I regret little, I would change still less.
I wanted to come to Brazil to do a good job, to produce excellence – a simple goal. I thought that I might have a chance of doing that in Brazil, since I had earlier experience here. I was lucky enough to be assigned far in advance and could prepare for more than a year and a half. That is a very rare luxury in the FS. I think I used the time well. I relearned Portuguese and did it better than before, read a lot about the country and even memorized all the state capitals. I am halfway through my time in Brazil. Unfortunately, I feel no closer to the goal than the day I arrived.
The challenge with pursuing excellent comes not with the pursuit itself as much with identifying the target. Most of the time you are not sure where you should go and when you find a goal it is a lot like trying to find the end of the rainbow. It recedes as you approach, or vanishes entirely. Switching metaphors, it is like trying to grasp smoke.
As I wrote in before, one reason why student business leaders or lawyers think that decisions are easy is because they work with case studies. They can almost always figure them out faster and better than the people actually involved, but that misses the point. The hardest part is not solving the problem but rather formulating the problem in the first place. In other words, once you know what to do, how you do it tends to mostly a technical matter of applying known techniques.
This is what makes excellence more often a pursuit than an accomplishment. I certainly do not want to denigrate that actual technique of solving problems. All of the time doing things right is necessary for success and often it is also sufficient by itself. Many problems are well-defined and known. I think of it as the difference between leadership and management, with the latter doing things right and the former doing the right things.Besides knowing where excellence is, the other permutation is knowing if you did it. Success in big things always has lots of participants. You really cannot take credit because so many others are working on it in their own ways. I fall back on my old forestry analogy. Most success comes from planting the right things in the right places with the right preparation. After that, much of the next 30-40 years is baked in. But the trees are growing according to their natures. We can take no ongoing credit for what they are doing and of course it is possible to mess things up. Some management is required, but too much activity can be worse than none at all. I think this is another lesson. It is sometimes important to be involved and sometimes important not to be.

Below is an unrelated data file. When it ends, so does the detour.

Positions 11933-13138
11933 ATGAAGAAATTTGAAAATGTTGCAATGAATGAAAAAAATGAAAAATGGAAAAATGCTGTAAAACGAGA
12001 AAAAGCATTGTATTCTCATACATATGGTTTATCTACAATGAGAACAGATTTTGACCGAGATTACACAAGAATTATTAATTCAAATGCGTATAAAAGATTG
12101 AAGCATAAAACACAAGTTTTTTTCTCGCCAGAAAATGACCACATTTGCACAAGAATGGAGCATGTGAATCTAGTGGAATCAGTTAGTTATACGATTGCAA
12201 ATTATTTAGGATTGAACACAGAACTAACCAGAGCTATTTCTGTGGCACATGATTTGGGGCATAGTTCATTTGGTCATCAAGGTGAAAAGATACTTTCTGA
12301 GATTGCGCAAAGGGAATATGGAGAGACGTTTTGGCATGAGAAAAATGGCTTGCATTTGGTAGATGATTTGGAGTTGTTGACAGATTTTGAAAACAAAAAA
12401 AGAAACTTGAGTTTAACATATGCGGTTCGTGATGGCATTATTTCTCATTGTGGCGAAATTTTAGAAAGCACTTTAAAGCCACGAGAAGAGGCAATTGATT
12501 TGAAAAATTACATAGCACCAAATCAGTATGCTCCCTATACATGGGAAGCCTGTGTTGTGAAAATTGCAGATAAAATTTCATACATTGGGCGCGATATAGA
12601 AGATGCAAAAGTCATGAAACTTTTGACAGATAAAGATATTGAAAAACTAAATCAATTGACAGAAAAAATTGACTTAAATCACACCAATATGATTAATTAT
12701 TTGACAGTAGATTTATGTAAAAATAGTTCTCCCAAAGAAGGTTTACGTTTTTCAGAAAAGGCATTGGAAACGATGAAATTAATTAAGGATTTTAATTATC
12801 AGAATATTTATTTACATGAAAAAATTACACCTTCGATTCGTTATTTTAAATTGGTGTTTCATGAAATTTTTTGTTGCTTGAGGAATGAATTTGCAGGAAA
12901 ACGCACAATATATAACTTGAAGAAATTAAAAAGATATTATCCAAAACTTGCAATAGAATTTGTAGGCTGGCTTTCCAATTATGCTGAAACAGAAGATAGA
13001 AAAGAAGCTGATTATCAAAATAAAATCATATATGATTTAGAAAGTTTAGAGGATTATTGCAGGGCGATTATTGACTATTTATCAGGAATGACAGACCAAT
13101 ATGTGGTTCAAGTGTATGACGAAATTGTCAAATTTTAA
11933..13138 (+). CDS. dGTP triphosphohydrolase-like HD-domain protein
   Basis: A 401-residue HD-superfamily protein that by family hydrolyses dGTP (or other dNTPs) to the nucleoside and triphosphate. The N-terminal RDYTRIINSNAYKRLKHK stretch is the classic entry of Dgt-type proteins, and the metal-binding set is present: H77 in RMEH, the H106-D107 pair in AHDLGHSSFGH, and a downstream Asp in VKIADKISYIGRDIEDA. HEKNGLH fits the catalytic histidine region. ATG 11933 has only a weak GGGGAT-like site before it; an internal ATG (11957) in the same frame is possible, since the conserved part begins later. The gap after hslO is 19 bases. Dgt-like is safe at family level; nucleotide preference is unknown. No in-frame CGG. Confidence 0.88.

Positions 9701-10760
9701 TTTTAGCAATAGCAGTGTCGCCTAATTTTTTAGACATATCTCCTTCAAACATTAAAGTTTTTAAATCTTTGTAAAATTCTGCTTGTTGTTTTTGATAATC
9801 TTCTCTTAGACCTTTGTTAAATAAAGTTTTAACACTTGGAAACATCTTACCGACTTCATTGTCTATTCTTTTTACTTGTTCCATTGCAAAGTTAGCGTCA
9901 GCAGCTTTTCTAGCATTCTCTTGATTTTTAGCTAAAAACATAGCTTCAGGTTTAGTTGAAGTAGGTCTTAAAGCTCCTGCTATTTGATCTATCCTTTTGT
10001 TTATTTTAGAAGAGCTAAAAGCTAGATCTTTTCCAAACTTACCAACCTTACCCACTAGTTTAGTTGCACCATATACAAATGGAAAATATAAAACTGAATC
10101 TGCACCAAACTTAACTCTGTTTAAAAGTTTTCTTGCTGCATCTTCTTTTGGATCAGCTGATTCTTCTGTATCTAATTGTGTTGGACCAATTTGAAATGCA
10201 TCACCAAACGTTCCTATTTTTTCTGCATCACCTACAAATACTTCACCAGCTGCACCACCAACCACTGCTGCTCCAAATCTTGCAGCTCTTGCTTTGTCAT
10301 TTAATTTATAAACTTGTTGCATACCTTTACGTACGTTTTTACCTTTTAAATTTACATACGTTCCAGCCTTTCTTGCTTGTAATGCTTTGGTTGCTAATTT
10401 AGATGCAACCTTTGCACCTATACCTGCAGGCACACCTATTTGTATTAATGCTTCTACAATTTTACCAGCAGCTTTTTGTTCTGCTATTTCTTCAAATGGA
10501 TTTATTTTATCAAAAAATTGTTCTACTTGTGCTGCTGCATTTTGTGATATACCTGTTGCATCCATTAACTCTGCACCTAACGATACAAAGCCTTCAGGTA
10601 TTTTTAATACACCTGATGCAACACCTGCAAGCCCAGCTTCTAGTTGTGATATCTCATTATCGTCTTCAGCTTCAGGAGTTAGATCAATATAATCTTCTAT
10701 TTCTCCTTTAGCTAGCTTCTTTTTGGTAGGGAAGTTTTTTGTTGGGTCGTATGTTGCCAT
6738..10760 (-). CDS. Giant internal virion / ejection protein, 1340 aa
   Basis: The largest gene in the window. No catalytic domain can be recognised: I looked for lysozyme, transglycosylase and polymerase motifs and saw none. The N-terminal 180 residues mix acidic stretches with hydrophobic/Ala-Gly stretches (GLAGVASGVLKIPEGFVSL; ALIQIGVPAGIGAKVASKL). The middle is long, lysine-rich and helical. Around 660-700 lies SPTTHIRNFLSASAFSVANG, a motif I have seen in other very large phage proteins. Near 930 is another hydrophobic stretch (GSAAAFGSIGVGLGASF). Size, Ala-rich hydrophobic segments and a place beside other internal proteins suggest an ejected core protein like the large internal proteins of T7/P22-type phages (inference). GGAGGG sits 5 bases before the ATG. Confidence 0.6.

I am drifting into the stream of consciousness. Speaking of my pursuit of excellence, I think I am just going to give up on the final goal and just do the right things, as far as I can tell what the right things are, as I find them, work more with a process rather than a plan. If I build the capacity to identify and take advantage of opportunities, I think that will be excellence always present but never achieved.
"Ah, but a man's reach should exceed his grasp, or what's a heaven for?"
BTW - my title and last line come from " Andrea del Sarto," a poem by Robert Browning about a poet who possessed great technical skill but never found subject matter sufficient to make him great. It is much like I am talking about above with the how versus the what.